23 Oct. 2008
PR# 2008-556

Canadian Mounties share skills with Afghan Police

KABUL, Afghanistan - The security of Afghanistan is dependant on an effective police force. The police spend more time with people in their communities, and are more familiar with the region than other national security forces.

The Canadian Mounted Police (RCMP) is helping the Afghan people achieve a peaceful and secure country through the training of the Afghan National Police and official government security details.

“The police are key to a stable government,” acting RCMP contingent commander Joe McAllister said.  “If the police are a trustworthy force, then the people will trust their security to the government and not turn to the Taliban.  If the police can improve their image in the community, then it will help improve the government’s image.”

More than three hundred police and other government forces have gone through training at the Kandahar Provincial Reconstruction Team since they started the program in the spring of 2007.  At the PRT, Canadian police supplement the training given at the Afghan National Police that they don’t get at their academy.

“What we’re trying to do is supplement the existing training they are getting at the regional training centers,” McAllister said.  “We’ve assigned a couple of officers to the centers to do a gap assessment.  Eight weeks is not enough time to train a police officer.  We give training here at the PRT to supplement what they already know.”

The Canadian police spend about a week training the ANP covering such topics such as combat shooting, advanced first aid, and improvised explosive device awareness.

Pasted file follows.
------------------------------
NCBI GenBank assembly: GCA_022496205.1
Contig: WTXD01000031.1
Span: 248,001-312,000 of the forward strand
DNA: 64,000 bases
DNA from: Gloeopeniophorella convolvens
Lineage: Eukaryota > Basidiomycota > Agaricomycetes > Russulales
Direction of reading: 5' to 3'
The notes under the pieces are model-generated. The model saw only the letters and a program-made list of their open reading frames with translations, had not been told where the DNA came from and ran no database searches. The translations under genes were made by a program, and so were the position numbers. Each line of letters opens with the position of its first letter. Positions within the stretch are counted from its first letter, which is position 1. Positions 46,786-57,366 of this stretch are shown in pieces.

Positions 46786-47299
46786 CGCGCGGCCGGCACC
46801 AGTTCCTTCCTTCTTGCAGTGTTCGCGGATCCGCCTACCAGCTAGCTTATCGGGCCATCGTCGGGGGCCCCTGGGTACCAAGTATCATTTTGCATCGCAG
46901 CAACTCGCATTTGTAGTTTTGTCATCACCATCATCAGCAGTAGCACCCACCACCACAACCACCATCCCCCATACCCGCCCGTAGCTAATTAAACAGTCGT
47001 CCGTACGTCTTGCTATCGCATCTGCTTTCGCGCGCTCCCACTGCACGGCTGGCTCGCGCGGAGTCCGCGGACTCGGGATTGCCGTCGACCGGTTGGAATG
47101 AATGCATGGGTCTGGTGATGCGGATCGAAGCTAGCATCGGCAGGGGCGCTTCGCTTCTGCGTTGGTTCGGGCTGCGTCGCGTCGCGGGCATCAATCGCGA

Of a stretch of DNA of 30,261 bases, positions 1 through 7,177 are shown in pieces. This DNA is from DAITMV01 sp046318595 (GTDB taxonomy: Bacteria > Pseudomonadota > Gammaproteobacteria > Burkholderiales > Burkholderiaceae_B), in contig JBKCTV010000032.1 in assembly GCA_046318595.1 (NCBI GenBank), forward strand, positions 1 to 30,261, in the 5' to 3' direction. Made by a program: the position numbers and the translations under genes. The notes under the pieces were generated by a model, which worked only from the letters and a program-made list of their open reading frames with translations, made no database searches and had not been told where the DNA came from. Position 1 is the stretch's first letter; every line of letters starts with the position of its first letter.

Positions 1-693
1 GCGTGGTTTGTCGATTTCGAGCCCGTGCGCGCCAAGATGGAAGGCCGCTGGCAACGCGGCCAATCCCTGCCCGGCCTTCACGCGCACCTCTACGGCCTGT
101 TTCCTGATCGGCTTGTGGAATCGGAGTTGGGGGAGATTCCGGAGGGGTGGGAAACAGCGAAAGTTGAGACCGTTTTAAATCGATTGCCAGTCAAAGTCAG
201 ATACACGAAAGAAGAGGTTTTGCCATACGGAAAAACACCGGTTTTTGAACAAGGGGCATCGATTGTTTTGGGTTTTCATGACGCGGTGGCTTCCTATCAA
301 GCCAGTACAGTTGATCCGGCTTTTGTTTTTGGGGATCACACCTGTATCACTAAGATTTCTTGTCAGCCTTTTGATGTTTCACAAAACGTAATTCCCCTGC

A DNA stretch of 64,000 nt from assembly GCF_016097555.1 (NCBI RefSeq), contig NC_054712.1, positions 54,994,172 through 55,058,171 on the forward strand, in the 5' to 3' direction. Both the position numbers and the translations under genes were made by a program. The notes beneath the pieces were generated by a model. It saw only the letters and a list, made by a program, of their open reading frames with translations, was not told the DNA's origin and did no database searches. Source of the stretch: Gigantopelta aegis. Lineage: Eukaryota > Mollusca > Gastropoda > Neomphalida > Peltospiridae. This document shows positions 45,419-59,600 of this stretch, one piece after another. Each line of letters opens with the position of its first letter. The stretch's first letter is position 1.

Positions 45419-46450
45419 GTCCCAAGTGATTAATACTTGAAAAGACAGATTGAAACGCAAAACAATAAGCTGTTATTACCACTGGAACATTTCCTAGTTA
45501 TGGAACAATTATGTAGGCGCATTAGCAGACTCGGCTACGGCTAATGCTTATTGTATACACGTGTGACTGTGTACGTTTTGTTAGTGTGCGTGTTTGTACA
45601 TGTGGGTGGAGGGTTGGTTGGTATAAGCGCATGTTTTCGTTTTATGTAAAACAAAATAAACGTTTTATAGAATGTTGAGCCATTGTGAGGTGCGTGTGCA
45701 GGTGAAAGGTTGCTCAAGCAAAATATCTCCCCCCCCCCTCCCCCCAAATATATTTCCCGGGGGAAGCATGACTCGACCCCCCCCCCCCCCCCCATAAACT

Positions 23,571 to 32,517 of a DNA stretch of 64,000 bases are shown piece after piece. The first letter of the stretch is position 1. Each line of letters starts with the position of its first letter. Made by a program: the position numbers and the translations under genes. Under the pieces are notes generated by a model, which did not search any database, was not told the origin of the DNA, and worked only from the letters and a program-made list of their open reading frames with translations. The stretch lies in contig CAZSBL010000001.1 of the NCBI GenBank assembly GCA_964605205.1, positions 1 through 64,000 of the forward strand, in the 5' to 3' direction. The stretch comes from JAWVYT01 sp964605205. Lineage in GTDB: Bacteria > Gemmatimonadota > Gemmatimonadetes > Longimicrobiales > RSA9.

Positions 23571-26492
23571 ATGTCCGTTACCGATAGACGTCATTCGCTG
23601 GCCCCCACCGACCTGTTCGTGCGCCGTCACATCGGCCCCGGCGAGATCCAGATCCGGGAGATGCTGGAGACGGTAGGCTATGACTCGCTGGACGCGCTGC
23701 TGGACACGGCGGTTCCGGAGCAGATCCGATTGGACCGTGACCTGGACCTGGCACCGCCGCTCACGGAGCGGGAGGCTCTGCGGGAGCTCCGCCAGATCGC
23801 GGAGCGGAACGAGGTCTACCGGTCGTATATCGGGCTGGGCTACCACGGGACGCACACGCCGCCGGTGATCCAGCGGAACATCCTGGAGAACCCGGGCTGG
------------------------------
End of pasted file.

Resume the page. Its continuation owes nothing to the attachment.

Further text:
“We are here to train a professional police force,” McAllister explained.  “Not everyone is a bad guy here and the police have to engage their community on all levels; not just to fight the Taliban, but also to get to know their community through foot patrols which allows them to interact with people on a daily basis and not just when bad things happen.”

It’s hard work, but the commitment to help extends through the ranks of the program’s training staff.

“I love doing this,” an undercover RCMP officer said.  “I am passionate about training the Afghans in advanced tactics so they can go out and defeat terrorism.  The police are at the pointy end of the spear here in Afghanistan as they are out in the rural areas doing jobs that are normally done by light infantry.” 

The ANP are not the only forces benefiting from the expertise of the Canadian police. Members of the Afghan Security Detail recently completed a four-day course designed to improve their tactics in protective services.

“Providing close protection training to select members of the ANP increases the level of personal security for many government leaders and commanders,” Royal Canadian Mounted Police Constable Jeff Hirsch said.  “The intense training sessions bond the close protection teams together and give them basic skill sets to properly plan routes and site visits which will hopefully enhance their mobility throughout Kandahar Province.  The police selected for this training are highly motivated and often show up early, stay late.”

“We learned a lot of things this week,” Government body guard Mohammed Shaker said.  “I wish we had more time to train with the Canadian police and I hope to train more with them in the future.”

Contact Information ISAF Public Affairs Office
Tel: +93 (0)799 51 1155 - Mobile: 0093 (0) 799 55 8291 pressoffice@hq.isaf.nato.int - www.nato.int/isaf/